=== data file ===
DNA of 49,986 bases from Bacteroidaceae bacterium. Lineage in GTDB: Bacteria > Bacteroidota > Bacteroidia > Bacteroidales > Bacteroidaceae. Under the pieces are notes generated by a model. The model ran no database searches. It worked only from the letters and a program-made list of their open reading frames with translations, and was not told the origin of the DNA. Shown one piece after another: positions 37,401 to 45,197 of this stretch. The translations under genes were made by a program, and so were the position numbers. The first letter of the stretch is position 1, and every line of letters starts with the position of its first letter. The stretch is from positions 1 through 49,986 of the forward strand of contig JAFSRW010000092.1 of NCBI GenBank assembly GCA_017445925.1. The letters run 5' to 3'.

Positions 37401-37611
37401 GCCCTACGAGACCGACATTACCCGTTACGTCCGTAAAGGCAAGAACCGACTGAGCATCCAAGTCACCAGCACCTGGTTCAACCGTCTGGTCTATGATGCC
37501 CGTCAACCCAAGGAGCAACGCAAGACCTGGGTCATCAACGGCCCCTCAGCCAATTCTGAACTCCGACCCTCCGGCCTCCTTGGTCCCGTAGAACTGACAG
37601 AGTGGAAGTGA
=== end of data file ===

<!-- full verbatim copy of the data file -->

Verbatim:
DNA of 49,986 bases from Bacteroidaceae bacterium. Lineage in GTDB: Bacteria > Bacteroidota > Bacteroidia > Bacteroidales > Bacteroidaceae. Under the pieces are notes generated by a model. The model ran no database searches. It worked only from the letters and a program-made list of their open reading frames with translations, and was not told the origin of the DNA. Shown one piece after another: positions 37,401 to 45,197 of this stretch. The translations under genes were made by a program, and so were the position numbers. The first letter of the stretch is position 1, and every line of letters starts with the position of its first letter. The stretch is from positions 1 through 49,986 of the forward strand of contig JAFSRW010000092.1 of NCBI GenBank assembly GCA_017445925.1. The letters run 5' to 3'.

Positions 37401-37611
37401 GCCCTACGAGACCGACATTACCCGTTACGTCCGTAAAGGCAAGAACCGACTGAGCATCCAAGTCACCAGCACCTGGTTCAACCGTCTGGTCTATGATGCC
37501 CGTCAACCCAAGGAGCAACGCAAGACCTGGGTCATCAACGGCCCCTCAGCCAATTCTGAACTCCGACCCTCCGGCCTCCTTGGTCCCGTAGAACTGACAG
37601 AGTGGAAGTGA